Subcontractor costs can be included in your RDEC R&D claim
The costs that you can include for subcontractors within an RDEC R&D Tax Credit claim differ from that of an SME R&D Tax Credit claim. Large companies claiming R&D Tax Relief under the RDEC scheme are only able to reclaim subcontractor costs if payments are made to:
A partnership of individuals
A higher education institute
A scientific research organisation
A health service body
If your project has incurred subcontractor costs that meet one of these definitions, you can include 100% of your annual subcontractor expenditure in your RDEC R&D Tax Credit claim!
Externally Provided Worker (EPW) costs can be included in your R&D claim
Aside from subcontractors, an R&D Tax Credit claim also allows businesses to reclaim costs spent on Externally Provided Workers (EPWs).
But what’s the difference between subcontractors and EPWs?
A subcontractor provides services for the contractor, whereas an EPW provides labour with supervision, direction and control remaining in the hands of the business.
An EPW is paid via invoice from a staff provider as opposed to being an employee on your payroll. EPWs are defined by the involvement of a third-party staff provider alongside the individual.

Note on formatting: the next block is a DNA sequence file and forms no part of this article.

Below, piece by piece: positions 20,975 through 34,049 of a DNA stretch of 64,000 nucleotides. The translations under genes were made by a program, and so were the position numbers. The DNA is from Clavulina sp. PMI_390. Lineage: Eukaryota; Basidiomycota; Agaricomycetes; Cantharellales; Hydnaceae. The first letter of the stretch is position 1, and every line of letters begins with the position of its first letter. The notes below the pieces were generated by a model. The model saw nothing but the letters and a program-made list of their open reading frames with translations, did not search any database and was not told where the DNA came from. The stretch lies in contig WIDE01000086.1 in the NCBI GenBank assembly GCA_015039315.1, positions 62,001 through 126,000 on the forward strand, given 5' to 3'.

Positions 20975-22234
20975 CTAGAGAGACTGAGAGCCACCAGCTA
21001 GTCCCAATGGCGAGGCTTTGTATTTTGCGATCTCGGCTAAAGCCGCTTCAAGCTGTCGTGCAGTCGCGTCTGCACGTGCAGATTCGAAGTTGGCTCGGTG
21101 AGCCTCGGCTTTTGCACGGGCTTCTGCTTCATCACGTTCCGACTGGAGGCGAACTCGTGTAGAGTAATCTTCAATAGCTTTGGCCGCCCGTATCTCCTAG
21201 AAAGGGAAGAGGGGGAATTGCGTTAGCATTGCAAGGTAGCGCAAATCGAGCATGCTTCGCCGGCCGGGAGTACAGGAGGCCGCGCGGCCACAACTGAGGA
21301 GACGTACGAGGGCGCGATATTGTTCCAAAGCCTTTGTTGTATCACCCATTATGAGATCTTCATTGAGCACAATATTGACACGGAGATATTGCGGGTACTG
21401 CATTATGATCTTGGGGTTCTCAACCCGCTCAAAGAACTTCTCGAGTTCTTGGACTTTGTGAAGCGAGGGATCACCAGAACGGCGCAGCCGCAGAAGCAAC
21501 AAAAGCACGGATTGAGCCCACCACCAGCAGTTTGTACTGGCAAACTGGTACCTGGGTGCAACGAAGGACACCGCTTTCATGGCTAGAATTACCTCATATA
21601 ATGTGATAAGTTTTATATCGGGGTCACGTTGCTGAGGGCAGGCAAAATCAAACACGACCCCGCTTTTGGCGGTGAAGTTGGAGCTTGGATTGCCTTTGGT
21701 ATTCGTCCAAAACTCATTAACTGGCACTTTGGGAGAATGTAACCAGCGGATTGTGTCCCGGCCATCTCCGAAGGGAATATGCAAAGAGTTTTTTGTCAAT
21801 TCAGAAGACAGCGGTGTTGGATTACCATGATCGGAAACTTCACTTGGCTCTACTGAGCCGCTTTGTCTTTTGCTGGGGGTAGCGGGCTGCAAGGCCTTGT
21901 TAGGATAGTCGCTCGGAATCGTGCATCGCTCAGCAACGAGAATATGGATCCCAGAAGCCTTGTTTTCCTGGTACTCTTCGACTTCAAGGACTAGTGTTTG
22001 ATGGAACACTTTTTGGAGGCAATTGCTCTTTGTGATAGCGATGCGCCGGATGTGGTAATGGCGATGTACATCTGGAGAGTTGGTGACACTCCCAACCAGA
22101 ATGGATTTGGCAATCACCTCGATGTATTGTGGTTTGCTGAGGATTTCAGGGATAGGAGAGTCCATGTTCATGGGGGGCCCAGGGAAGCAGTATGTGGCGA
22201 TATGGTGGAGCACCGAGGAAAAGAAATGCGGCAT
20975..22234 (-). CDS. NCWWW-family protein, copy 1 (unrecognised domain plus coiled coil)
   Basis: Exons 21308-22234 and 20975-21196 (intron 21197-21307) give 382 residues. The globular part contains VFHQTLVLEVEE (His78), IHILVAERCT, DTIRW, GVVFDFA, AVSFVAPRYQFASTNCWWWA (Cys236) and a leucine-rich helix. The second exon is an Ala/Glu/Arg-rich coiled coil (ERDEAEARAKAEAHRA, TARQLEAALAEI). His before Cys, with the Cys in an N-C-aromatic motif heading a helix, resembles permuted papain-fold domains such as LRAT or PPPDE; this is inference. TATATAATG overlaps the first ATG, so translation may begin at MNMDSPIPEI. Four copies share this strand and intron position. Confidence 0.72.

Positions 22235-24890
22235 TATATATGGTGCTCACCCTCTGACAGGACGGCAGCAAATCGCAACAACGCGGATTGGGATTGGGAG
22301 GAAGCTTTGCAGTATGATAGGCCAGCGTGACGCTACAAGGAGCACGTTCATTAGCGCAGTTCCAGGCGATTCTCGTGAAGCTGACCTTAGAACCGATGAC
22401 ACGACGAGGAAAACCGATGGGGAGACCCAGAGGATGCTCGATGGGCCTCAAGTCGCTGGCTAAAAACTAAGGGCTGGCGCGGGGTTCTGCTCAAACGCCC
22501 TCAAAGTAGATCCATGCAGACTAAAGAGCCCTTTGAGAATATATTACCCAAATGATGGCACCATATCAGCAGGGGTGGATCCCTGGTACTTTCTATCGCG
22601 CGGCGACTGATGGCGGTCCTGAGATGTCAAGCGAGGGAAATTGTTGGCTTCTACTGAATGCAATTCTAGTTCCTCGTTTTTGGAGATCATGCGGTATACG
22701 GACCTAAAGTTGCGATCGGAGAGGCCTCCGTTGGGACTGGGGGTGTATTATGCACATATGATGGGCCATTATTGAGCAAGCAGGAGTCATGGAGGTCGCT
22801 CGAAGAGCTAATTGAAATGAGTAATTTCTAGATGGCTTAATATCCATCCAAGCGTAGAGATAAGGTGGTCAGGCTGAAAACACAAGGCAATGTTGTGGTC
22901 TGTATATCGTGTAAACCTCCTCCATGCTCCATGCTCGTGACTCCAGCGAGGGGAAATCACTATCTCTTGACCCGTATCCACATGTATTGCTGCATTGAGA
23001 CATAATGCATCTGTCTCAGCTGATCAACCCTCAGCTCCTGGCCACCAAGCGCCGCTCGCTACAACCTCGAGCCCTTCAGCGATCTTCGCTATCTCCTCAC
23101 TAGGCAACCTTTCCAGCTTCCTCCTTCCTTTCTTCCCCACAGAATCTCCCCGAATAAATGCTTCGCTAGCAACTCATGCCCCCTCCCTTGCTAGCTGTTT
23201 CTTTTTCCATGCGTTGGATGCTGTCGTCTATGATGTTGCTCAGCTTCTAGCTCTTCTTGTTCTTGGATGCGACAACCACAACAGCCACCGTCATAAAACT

Again, there are rules around the inclusion of EPW costs in an R&D Tax Credit claim, depending on the R&D Tax Relief scheme you are using, and the relationship you have with the EPW.
Under the SME R&D Tax Relief Scheme, you typically cannot include the full cost of the agency fee for work undertaken by an EPW within your R&D claim. Instead, 65% of the EPW-related expenditure can be included in your proposed R&D Tax Credit claim.
If you are ‘connected’ with your EPW, there is no 65% cap. Alternatively, you can claim R&D Tax Credits on either the EPW costs made to the EPW agency, or the actual cost of labour to the EPW provider - whichever is the lower amount.
Large companies filing an R&D claim under the RDEC Scheme can also claim back EPW expenditure. Like the SME R&D Tax Credits scheme, only 65% of the incurred costs can be included in the R&D Tax Relief report.
That covers the basics of how R&D Tax Relief calculation works in terms of reclaiming subcontractor and EPW R&D expenditure.
Clearly, there are important decisions to be made around whether your R&D work was completed by a subcontractor or an EPW, and whether the individual is connected to your business.
Mischaracterizing any party involved in your R&D project can result in inaccurate R&D claim calculation, HMRC enquiry, and in some cases - financial penalties.
It’s more important than ever to ensure that your R&D Tax Credit claim adheres to HMRC’s rigid guidelines and maintain full compliance.
The only way to do this is by calling upon an experienced R&D Tax Relief Specialist to complete the entirety of your R&D Tax Credit claim.
To learn more about our market-leading R&D Tax Credit service, reach out to our team.
*These are the updated figures in line with the new legislation announced in the April 2023 Spring Budget.